MCGREGOR’S CONDITIONING AND MAYWEATHER’S EXPERIENCE
By CEO Robert Forster, PTSeptember, 2017
The energy in the T-Mobile Arena in Las Vegas Saturday night for the McGregor-Mayweather fight was palpable with anticipation for this cross discipline match up of combat sport champions.
The event didn’t disappoint in at least showing the commercial and financial viability of this unique inter-sport event. We will see this trend grow as various sports organization align themselves with entertainment conglomerates.
But what I most appreciated was the athletic performance of both competitors. McGregor impressed many, including the judges in the early rounds, with the progress of his boxing skills, and his ability to stand in front of one of the best boxers of all time and trade punches for 10 rounds.
For his part, Mayweather, showed little ring-rust after what was most probably a decadent couple of years in retirement. After a very patient five rounds he broke from his more recent passive fight strategies when he sensed Connor was fading, and shifted to a more offensive attack game plan to close the deal.
It is unfortunate that McGregor fatigued, it seems to be a consequence of his training strategies since we have seen him fade in his previous MMA fights. He was also too active and kinetic in the first five rounds, and this added to his lack of endurance. Conner later credited Mayweather’s energy conserving poise and composure under pressure as a key difference in their performances.
Although McGregor reportedly trained on a bicycle to increase his endurance in preparation for this fight, which as scheduled for 36 minutes (12 x 3 minute rounds, 45% longer thanthe 5 x 5 minute rounds of a MMA championship match), it didn’t help as he “hit the wall” and his performance began to deteriorate after the 25 minute mark in the 6th round. We know if the cycling wasn’t performed at the appropriate heart rate it it would not be successful.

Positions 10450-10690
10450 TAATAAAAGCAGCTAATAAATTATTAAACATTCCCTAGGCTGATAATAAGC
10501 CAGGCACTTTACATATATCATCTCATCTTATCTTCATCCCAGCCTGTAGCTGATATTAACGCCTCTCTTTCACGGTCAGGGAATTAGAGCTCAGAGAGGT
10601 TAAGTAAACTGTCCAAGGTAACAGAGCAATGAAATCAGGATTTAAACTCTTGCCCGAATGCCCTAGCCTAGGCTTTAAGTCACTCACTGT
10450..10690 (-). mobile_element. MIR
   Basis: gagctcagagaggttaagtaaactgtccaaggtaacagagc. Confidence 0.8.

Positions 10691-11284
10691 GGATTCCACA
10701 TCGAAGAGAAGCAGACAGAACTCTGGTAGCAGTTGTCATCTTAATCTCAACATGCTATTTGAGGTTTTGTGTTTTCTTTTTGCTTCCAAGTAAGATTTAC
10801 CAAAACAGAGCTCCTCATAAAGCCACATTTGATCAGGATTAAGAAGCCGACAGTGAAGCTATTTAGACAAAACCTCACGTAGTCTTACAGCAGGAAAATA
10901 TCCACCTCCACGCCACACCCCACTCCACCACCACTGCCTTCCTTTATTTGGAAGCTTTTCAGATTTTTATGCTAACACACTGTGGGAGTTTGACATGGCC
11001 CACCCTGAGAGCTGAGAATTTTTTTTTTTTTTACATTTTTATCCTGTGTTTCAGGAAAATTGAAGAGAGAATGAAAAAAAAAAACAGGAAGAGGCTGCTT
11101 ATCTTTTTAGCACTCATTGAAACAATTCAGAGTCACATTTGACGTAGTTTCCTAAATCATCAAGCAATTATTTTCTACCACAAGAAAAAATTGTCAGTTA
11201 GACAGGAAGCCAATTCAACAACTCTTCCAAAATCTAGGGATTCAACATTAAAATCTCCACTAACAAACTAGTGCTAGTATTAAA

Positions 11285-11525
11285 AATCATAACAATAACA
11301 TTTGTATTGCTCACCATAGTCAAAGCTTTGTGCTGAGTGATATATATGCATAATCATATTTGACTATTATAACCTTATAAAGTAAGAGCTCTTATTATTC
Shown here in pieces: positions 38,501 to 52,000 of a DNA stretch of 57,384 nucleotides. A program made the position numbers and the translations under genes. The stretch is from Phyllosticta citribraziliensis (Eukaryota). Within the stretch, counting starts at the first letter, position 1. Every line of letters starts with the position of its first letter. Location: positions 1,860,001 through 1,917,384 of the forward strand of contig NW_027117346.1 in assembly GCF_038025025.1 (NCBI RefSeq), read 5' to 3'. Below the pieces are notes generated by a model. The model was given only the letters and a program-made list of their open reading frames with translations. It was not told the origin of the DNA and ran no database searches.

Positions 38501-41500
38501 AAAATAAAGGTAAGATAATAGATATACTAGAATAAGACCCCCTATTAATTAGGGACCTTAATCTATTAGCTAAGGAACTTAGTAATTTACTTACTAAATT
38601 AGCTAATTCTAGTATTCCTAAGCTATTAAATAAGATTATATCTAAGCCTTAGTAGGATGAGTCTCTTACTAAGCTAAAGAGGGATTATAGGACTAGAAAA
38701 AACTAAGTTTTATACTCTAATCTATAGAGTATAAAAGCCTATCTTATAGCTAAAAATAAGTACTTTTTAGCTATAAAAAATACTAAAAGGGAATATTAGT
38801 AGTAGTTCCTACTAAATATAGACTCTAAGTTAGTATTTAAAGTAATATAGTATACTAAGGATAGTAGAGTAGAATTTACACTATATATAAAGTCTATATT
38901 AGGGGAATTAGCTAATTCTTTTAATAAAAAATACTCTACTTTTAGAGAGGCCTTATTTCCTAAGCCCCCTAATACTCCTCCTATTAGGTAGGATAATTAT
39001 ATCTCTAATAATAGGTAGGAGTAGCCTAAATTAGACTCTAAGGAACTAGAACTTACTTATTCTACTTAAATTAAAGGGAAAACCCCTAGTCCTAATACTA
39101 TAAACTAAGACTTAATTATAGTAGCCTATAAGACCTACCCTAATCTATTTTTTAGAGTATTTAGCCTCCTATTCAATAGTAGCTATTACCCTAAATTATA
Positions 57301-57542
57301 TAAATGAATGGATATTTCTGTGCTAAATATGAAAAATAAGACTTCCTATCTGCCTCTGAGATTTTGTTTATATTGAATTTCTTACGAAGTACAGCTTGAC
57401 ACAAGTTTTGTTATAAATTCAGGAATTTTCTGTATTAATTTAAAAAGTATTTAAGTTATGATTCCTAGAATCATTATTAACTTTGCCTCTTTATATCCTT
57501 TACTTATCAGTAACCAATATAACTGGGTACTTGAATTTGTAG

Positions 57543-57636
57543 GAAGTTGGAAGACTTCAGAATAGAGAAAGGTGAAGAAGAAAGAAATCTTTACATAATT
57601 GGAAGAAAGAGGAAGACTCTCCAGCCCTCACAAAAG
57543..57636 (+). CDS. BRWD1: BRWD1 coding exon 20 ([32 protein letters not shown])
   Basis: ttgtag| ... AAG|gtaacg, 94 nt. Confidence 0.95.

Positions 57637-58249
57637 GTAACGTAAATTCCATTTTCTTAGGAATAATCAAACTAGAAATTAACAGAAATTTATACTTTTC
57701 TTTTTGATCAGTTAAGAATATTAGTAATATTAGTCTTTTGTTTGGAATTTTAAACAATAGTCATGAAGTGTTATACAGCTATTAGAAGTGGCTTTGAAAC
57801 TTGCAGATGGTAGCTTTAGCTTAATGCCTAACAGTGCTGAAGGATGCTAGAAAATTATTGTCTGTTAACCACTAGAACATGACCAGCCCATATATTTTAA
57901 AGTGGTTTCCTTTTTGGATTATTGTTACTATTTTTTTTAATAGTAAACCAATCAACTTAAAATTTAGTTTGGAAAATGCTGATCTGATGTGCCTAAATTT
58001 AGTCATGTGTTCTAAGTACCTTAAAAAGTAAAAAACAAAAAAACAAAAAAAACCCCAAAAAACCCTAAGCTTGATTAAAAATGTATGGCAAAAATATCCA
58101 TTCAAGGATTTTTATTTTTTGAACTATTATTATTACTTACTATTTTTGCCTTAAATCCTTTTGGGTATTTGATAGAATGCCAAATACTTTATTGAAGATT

“Hitting the wall” of endurance occurs when athletes run out of carbohydrate derived energy to operate their muscles. The key to science based performance training is to assure the limited amount of carbohydrates stored in the muscles and the liver last until the end of the competition. To accomplish this with our athletes; we use low intensity, aerobic workouts to improve their fat burning efficiency, and extend the fat burning capabilities into higher heart rate zones.
With this training we reduce the contribution of carbs to overall energy production and therefore reduce lactic acid accumulation ( a consequence of carbohydrate metabolism) in the muscle cell. This allows fighters to be much more active and less fatigued in the final minutes of each round. More importantly, this more favorable fat/carb source of energy leaves more carbs for the later rounds when most fighters “hit a wall.”
We find this critical for athletes of all sports. It helped Pete Sampras and Maria Sharapova be stronger in the later games of each tennis match. This approach to training enabled the 41 year old Joe Warren to defeat a 24 y/o MMA fighter on conditioning in his last bout. Likewise, aerobic training has helped the 31 y/o Allyson Felix run the fastest 400m race in the world this year, and win a record breaking 3 additional World Championships medals to surpass Usain Bolt in the lifetime medal count.